By RICK ROUAN
The Columbus Dispatch
Ohio’s interstate system is among the busiest in the country, absorbing billions of miles of wear and tear each year.
But the pace of cash flowing into state coffers to pay for highway upkeep hasn’t kept up with traffic levels, and some say that funding should go to alternative modes of transportation.
Since 1988, vehicle-miles traveled on Ohio’s interstate system had grown from about 21.5 billion to nearly 31.4 billion in 2011, a 45 percent increase. Only California, Texas and Florida have busier interstates than Ohio’s 1,574-mile system, according to new 2011 data from the U.S. Department of Transportation, the latest available.
During that time, revenue from the gas tax has more than doubled, from $800.6 million to nearly $1.8 billion in 2011. Adjusted for inflation, however, 1988 revenue would be about $1.6 billion in today’s dollars — an increase of only 15 percent over 23 years.
“In (2008), we saw consumption drop off dramatically,” said Ohio Department of Transportation spokesman Steve Faulkner. “Inflation pretty much wiped out the gas-tax increase.”
Income from Ohio’s 28-cents-a-gallon gas tax funds road repairs, highway expansions and other maintenance, but increased costs, inflation and shrinking consumption have depressed purchasing power and revenue.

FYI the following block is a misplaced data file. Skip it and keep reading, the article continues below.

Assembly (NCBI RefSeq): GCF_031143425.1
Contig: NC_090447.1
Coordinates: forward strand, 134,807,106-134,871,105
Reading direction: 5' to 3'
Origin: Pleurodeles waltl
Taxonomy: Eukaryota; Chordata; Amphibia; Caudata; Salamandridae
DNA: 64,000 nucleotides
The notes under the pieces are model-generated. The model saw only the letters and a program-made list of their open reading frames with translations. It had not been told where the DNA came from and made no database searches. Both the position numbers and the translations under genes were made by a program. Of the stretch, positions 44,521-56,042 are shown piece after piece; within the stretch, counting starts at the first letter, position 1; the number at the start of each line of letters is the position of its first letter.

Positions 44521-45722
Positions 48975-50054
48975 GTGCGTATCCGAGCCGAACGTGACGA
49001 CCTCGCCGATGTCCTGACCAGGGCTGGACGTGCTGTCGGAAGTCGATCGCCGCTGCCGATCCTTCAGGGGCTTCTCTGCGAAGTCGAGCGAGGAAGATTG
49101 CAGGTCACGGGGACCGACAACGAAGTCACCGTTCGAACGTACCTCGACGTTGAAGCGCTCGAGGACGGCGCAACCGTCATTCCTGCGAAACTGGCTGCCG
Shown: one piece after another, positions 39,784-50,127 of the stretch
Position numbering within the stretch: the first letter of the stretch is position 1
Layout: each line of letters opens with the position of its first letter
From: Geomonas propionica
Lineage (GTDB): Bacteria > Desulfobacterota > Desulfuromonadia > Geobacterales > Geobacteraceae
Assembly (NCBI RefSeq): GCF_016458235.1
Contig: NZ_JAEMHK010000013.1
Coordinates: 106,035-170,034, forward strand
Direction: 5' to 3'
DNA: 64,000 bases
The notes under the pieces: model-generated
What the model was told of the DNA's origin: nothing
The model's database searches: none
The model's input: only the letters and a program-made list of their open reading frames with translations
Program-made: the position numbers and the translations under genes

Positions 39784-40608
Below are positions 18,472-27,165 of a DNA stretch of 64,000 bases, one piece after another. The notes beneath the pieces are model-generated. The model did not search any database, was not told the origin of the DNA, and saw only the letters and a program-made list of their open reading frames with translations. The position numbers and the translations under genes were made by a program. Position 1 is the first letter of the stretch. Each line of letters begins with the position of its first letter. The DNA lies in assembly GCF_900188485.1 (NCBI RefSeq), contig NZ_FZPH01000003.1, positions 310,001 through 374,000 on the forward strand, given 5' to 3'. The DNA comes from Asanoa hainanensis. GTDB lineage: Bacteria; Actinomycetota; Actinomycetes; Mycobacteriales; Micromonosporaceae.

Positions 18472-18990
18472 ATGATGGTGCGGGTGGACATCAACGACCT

The state is trying to respond to the problem without raising the gas tax. About $1.5 billion in bonds against future Ohio Turnpike revenue are being used to pay for major highway projects in northern Ohio, and the legislature has asked for a report on alternatives to the gas tax.
But the state’s roads are still deteriorating. A report card issued this year by the American Society of Civil Engineers graded Ohio’s road network at a D.
Travel on the stretch of I-71 that runs through Ohio ranks 22nd in the country, with nearly 5.5 billion vehicle-miles traveled in 2011, according to federal transportation data. With 4.9 billion vehicle-miles traveled in 2011, I-75 through Ohio ranks 30th. In the Midwest, only I-94 through Michigan saw more traffic in 2011.
Faulkner said ODOT uses that data to prioritize highway projects. Congestion is a key evaluation point for applicants to the state’s Transportation Review Advisory Council, which allocates funding for large projects, he said.
Some have suggested that vehicle-miles should be a new way to tax drivers who own gas guzzlers, fuel-efficient or electric vehicles. Oregon became the first state to have a VMT tax when it enacted legislation in July to charge up to 5,000 motorists 1.5 cents per mile driven.
“It’s one of the avenues we’re going to have to look at when we move forward (with) ... hybrids and electric cars,” said Fred Pausch, the executive director of the County Engineers Association of Ohio.
The Ohio Public Interest Research Group’s nonprofit education fund wants more dollars allocated to alternative forms of transportation because new federal data show that driving is declining per capita, according to a report issued last week.
The group’s latest report found that Ohio was one of four states where driving per person increased between 2005 and 2011, but per-capita vehicle-miles traveled remains below its 2004 peak. In the spring, an Ohio PIRG report said that young people are driving less and relying on alternative transportation more.
“Ohio interstates may carry a lot of traffic, but in choosing where to invest in infrastructure, the real question is about trends and what we foresee for the future,” said PIRG spokesman Bryan Stewart.